This website is sponsored by David McAlvany’s firm, ICA. Find out why investors have used them since 1972 to acquire physical gold and silver, and request free information, by visiting: McAlvanyICA.com


Support JHK on Patreon

If you’re interested in supporting this blog, check out the Patreon page.


Long Emergency Cafe Press ad 2

Get your Official JHK swag on Cafe Press


Pre-order the fourth and final book of the World Made By Hand series.

Harrow_cover_final

Battenkill Books (autographed by the Author) |  Northshire Books Amazon


JHK’s Three-Act Play, Big Slide
A log mansion in the Adirondack Mountains…
A big family on the run…
A nation in peril…
Visit the Big Slide Page to order, perform, or see sample scenes.

 


Orphan thumbnail

Ho ho ho! It’s that time of year again. Here’s JHK’s holiday classic: A Christmas Orphan.

11-year-old Jeff Greenaway hears his mom and dad argue one night after an office Christmas party. He infers from their garbled squabble that he is an orphan, found in a willow basket on the welcome mat outside their New York apartment. Thinking now that his parents are imposters, he steals away to Grand Central Station and buys a train ticket to Drakesville, Vermont, where he intends to start life all over again.
Print | Kindle | Kobo (Digital) | Barnes & Noble (Digital) 


CFNKindle


emb of Riches Thumbnail

JHK’s lost classic now reprinted as an e-book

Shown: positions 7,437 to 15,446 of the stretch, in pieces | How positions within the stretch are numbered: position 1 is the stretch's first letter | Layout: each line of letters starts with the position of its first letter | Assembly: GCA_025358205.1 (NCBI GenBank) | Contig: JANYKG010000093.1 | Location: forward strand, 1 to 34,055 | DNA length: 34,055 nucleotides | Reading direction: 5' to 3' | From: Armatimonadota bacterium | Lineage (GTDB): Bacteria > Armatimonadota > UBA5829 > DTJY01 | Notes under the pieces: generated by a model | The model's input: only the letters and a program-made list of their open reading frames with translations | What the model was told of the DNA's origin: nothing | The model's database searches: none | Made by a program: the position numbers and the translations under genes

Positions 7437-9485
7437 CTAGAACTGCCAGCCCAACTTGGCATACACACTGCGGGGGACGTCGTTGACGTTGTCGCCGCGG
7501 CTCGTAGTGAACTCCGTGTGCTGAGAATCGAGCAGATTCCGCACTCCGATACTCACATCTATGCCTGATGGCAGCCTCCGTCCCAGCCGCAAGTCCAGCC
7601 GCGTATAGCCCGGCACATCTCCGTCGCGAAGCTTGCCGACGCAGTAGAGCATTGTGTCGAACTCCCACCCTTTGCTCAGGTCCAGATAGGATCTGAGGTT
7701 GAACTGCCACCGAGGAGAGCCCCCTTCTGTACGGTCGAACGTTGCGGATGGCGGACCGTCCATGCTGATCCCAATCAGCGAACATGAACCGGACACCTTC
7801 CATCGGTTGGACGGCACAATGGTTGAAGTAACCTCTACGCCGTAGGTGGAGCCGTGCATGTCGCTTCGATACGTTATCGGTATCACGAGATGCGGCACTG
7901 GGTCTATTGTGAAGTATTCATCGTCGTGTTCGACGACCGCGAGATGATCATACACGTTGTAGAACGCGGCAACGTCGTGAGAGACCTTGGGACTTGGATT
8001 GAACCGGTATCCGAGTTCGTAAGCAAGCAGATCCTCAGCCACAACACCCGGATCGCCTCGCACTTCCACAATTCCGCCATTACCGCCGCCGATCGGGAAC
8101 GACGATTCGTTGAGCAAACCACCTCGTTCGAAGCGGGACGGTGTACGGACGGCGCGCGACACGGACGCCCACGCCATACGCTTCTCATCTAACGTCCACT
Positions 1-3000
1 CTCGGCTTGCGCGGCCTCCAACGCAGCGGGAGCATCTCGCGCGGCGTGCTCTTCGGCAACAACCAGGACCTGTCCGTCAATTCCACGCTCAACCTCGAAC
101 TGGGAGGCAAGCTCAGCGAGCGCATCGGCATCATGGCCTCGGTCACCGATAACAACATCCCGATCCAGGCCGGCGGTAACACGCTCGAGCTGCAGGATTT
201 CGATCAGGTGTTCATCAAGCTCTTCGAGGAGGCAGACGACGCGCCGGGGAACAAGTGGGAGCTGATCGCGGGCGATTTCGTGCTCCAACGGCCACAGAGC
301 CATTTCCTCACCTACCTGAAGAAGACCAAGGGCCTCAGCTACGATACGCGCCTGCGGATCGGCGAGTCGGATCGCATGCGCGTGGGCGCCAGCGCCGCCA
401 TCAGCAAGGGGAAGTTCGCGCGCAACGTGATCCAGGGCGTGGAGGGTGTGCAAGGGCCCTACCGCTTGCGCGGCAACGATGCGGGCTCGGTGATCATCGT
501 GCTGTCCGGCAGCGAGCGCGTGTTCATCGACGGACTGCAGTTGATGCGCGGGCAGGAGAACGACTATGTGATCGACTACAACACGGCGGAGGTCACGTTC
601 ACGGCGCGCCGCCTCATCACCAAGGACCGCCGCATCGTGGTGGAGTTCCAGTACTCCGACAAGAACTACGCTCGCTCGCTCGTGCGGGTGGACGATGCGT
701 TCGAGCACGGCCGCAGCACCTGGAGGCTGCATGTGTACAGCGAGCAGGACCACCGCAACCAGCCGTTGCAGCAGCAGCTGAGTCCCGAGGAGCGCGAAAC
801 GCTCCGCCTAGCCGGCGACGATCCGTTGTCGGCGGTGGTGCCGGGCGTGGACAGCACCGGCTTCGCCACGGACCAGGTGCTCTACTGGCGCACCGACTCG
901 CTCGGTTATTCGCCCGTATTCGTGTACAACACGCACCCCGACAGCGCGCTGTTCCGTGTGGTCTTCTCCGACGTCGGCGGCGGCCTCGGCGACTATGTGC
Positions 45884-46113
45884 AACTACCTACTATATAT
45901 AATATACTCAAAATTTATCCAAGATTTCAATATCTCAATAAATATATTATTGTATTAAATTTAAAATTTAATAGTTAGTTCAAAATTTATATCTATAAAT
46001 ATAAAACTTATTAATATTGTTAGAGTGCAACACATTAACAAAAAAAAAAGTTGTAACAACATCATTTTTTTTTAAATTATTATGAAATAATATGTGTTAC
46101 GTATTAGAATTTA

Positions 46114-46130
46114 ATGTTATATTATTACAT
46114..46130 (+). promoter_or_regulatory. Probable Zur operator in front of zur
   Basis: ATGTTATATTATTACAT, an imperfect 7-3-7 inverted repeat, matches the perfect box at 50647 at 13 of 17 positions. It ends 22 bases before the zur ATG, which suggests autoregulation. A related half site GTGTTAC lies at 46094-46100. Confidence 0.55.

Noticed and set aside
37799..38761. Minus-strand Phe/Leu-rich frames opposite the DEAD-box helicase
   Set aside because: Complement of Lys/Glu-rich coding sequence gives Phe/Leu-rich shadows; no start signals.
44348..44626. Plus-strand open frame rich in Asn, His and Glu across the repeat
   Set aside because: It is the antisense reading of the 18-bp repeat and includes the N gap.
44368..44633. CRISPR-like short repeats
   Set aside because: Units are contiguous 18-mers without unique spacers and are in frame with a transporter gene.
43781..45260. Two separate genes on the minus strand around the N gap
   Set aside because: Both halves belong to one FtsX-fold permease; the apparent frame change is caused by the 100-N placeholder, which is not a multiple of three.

Kindle edition only


 

 

The Christmas Breakfast 2015, Hubbard Hall, Cambridge, New YorkHubHall

Charles Marohn is the Founder and President of Strong Towns, a non-profit advocacy organization focused on the financial predicament local governments find themselves in as a result of America’s suburban experiment. Chuck has a Bachelor’s degree in Civil Engineering from the University of Minnesota’s Institute of Technology and a Masters in Urban and Regional Planning from the University of Minnesota’s Humphrey Institute. Chuck and Jim are both active members of the Congress for the New Urbanism (CNU.org) dedicated to improving the human habitat in America.

Direct download: http://traffic.libsyn.com/kunstlercast/KunstlerCast_273.mp3

Please send questions and comments to jhkunstler@mac.com.
 

Coming in 2016
World Made By Hand 4 (and final)

Harrow_cover_final

The third World Made By Hand novel

!! Is available !!

(The Fourth and final is complete
and in production for May 2016 publication)

Kunstler skewers everything from kitsch to greed, prejudice, bloodshed, and brainwashing in this wily, funny, rip-roaring, and profoundly provocative page- turner, leaving no doubt that the prescriptive yet devilishly satiric A World Made by Hand series will continue.” — Booklist

HistoryoftheFuture_Thumb

My local indie booksellers… Battenkill Books (Autographed by the Author) … or Northshire Books
or Amazon